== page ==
Wednesday, 26 July 2017 13:10

Digitising school payments good for teachers, parents and saving money


A new “Digital payments in education” report shows thousands of hours in teacher and admin time savings, and claims big monetary savings are definitely possible.

A new Deloitte reports shows that, by digitising manual payments processes, “Australian schools could redirect more than 2000 hours of teacher and admin time towards learning outcomes per school, and take up to $2.6 billion in cash out of the system".

This is according to Richard Miller, Deloitte’s Payments Practice Leader, who “measured the impact of digital payments technology on the efficiency of schools’ admin systems and their processes in Deloitte’s Digital Payments in Education report” which you can freely download in full here.

The report found that “although educators have been actively digitising the classroom experience, admin services are being left behind.”

Miller said: “Today — in 2017 — most of our primary and secondary schools enjoy high-speed Internet and employ digital learning facilities. Yet the majority of schools around the country have not yet updated their admin systems and continue to take payments manually.

“What happens in the front end administration of schools has a big impact on teachers, the admin staff and importantly parents. We found that there are a lot of payments being made in schools that have little to do with delivering the learning outcomes of schools, but are part of running a typical school.

“School lunches are an excellent example of this. There are various systems on the market that take what used to be a paper process, and by digitising it through an app, turn it into a service that parents find convenient to use to order and pay for their children’s lunches online. That takes the cash out of the system. It makes it a lot easier for parents to deal with on a day to day basis. And it reduces the manual and administrative tasks associated with delivering a lunch program in schools.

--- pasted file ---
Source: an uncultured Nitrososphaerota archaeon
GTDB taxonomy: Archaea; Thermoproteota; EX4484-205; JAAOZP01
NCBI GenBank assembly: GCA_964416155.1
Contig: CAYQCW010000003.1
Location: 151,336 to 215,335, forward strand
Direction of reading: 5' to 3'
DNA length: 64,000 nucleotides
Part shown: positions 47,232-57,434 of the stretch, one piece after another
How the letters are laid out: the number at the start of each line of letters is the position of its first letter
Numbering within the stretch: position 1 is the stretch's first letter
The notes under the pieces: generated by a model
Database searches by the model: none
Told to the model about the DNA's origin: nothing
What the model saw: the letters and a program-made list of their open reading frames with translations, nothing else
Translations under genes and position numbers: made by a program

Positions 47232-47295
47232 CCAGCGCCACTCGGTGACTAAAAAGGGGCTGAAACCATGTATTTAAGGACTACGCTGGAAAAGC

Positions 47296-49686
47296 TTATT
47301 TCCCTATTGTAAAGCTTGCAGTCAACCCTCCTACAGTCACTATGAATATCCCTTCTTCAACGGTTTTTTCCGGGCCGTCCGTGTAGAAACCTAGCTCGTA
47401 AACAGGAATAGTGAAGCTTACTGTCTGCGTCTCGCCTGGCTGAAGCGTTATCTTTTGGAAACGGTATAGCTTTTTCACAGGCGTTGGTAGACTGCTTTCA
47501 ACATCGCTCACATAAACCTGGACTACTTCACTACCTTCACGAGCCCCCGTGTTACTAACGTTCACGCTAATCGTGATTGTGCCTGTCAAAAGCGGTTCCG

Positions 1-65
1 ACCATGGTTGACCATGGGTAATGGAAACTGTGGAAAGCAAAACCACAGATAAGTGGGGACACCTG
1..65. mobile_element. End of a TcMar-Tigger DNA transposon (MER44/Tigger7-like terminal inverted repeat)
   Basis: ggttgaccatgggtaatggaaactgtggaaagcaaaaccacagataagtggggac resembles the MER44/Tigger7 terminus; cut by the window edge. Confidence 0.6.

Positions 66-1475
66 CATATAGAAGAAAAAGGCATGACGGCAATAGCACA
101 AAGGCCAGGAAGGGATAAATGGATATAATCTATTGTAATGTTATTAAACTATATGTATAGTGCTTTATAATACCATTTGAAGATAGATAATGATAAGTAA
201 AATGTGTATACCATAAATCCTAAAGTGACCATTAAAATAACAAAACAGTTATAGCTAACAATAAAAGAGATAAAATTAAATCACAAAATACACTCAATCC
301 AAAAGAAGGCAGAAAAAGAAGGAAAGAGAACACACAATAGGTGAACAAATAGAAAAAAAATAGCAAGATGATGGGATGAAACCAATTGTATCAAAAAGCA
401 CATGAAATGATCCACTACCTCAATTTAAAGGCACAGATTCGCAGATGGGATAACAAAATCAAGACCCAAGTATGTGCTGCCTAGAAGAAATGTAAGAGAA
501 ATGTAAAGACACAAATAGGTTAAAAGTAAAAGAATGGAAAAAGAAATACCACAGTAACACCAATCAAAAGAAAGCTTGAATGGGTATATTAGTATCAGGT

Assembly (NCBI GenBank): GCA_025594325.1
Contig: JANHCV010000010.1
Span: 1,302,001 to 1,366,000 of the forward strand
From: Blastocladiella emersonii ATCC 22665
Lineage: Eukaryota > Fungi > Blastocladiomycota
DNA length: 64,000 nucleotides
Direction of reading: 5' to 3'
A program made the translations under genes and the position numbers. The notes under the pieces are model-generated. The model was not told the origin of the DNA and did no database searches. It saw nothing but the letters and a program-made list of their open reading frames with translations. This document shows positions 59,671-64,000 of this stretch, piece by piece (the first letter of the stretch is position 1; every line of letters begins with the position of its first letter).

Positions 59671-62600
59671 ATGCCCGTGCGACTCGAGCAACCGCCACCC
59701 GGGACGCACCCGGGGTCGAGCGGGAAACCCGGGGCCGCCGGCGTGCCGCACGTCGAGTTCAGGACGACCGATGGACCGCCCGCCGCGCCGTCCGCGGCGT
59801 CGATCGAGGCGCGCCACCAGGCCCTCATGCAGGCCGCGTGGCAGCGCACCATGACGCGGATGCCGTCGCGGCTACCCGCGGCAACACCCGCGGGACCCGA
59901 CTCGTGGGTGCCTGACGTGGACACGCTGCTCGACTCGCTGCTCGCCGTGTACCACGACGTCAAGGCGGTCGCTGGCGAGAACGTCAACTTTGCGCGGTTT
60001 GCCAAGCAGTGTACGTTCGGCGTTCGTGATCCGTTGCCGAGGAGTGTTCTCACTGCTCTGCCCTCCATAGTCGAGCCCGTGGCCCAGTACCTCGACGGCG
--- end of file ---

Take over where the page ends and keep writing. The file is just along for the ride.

“We found everyone preferred the digital outcome. If schools in Australia digitised the estimated $2.6 billion worth of payments a year, they could realise efficiencies averaging $84,000 a year per school. More importantly, they could save teachers and admin staff 2,145 hours on average a year to refocus on learning outcomes.”

So, what’s more background and additional findings?

By looking at the schools which had transitioned to a digital payment system, Deloitte found that “as well as saving time and money, the move to digital payments also reduces the risk of fraud and cash losses, as well as improving parents’ experience of dealing with school fees, lunch orders and excursions".

Miller added: “Parents prefer the digitised option. So given both improved satisfaction levels and the savings in time and costs, we expect more schools and their senior leadership will adopt digital apps and processes in the coming 12 months.”

The report also found that “digital payments services for schools typically include online payments, mobile apps and real time data feeds to suppliers and administrative staff. However, more innovative schools are also exploring innovations such as e-permission excursion slips and automated notifications for teachers, typically delivered through smartphone-based apps".

Following adoption of digital payments a teacher said: “There is so much less time wasting and distractions – I can get on with what I need to do now.”

A school administrator said: “By reducing the focus on the payments, we have been able to spend more quality time with the children and more time on policy to ensure learning outcomes are met.”

What’s more detail on the 2017 Digital Payments in Education Report?

Deloitte explains that “the research supporting this report was obtained through desk research, engagement with subject matter experts and a series of interviews at Australian primary and secondary schools. This sample included six government schools across three states (Victoria, South Australia, and Western Australia).”

The research used “Qkr with Masterpass, an online mobile payment application developed by Mastercard. All the schools in this sample had implemented Qkr for more than one year".

“Our studies show that based on time savings and transactions fees, the total cost of processing payments was 60% less than before implementing Qkr,” Miller said.

Martin Collings, vice-president, Commerce Platform, Digital Payments & Labs, Mastercard, said: “The adoption of Qkr with Masterpass in schools across Australia has streamlined administration processes for everything from school offices, to canteens, to uniform shops. We are delighted to see the Deloitte study also demonstrates how this technology is removing a large admin burden from teachers so that they can focus more time on teaching.

“The benefits of the Qkr mobile payments app for both parents and school staff have made introducing this technology an easy decision for a growing number schools all over the country,” he added.

You can freely download the full report here.



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